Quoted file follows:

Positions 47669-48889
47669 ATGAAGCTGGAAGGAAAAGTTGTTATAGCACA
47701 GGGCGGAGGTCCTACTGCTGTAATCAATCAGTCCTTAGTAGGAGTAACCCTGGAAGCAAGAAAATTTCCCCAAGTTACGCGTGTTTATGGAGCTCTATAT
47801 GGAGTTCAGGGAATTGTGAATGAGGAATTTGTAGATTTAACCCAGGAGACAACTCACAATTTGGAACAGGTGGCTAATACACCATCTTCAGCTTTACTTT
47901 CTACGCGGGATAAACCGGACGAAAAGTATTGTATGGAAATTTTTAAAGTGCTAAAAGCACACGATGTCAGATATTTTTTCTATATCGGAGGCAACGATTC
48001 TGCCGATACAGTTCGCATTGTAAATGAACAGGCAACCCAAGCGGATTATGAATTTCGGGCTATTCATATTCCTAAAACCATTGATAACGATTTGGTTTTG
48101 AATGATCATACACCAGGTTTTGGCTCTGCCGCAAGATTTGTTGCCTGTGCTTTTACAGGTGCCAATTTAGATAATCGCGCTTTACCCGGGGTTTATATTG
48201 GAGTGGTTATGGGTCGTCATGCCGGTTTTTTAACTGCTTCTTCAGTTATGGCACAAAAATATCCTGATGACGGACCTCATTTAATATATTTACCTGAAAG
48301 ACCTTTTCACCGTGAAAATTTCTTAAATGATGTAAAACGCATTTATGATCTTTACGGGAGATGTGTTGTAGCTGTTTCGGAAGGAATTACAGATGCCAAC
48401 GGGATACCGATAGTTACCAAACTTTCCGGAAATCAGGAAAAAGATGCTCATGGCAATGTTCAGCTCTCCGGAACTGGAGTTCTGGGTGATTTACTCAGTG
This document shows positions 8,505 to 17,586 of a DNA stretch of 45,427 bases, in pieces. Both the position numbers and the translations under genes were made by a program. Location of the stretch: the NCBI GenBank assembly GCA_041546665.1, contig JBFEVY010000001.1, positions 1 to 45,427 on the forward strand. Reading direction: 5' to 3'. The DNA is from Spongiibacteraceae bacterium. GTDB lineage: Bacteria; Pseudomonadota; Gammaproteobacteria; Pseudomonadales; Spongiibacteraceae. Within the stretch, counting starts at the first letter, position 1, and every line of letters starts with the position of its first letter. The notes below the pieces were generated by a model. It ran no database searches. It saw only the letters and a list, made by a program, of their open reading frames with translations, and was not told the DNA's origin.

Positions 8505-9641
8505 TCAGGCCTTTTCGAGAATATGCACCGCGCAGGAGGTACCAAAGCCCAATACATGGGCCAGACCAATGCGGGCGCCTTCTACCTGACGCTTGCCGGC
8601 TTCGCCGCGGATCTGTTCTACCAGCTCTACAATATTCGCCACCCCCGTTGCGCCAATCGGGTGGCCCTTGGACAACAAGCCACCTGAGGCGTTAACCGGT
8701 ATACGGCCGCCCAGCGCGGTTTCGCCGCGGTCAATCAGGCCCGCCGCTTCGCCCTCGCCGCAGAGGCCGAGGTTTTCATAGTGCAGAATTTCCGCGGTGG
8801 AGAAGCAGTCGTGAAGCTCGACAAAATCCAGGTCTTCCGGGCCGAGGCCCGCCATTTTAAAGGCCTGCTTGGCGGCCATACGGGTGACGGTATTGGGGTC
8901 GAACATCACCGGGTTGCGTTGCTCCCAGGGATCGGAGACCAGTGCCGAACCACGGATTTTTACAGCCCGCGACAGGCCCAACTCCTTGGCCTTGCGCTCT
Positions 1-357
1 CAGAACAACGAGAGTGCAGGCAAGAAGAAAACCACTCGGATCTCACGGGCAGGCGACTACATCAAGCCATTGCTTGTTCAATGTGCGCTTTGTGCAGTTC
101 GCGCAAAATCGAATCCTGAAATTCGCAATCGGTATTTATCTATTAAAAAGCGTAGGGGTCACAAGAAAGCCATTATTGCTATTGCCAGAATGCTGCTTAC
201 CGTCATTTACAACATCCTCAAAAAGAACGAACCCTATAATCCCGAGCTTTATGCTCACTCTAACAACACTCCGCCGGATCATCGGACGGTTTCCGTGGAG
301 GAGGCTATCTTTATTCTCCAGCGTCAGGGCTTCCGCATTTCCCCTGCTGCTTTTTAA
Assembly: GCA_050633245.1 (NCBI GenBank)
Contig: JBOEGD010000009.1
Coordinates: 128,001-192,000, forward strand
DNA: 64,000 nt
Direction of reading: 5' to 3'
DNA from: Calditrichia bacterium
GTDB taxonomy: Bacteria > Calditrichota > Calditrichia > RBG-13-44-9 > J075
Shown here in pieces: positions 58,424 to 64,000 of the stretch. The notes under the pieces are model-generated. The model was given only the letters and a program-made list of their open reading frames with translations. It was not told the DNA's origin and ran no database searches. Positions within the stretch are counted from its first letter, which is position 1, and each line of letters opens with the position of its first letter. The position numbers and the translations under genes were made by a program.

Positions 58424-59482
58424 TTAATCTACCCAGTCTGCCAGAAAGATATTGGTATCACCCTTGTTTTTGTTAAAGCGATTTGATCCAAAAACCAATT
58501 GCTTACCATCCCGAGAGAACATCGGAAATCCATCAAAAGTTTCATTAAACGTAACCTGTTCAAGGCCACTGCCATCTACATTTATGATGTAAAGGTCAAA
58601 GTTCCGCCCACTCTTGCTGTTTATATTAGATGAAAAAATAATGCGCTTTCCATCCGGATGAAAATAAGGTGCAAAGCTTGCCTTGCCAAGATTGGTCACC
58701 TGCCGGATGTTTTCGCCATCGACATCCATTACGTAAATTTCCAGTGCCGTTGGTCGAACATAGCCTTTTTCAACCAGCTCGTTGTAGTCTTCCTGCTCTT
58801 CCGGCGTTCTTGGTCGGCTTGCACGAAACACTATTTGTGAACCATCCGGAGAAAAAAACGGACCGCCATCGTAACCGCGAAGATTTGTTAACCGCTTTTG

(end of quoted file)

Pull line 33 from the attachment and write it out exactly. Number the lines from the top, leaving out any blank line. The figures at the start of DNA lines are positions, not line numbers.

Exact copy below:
58501 GCTTACCATCCCGAGAGAACATCGGAAATCCATCAAAAGTTTCATTAAACGTAACCTGTTCAAGGCCACTGCCATCTACATTTATGATGTAAAGGTCAAA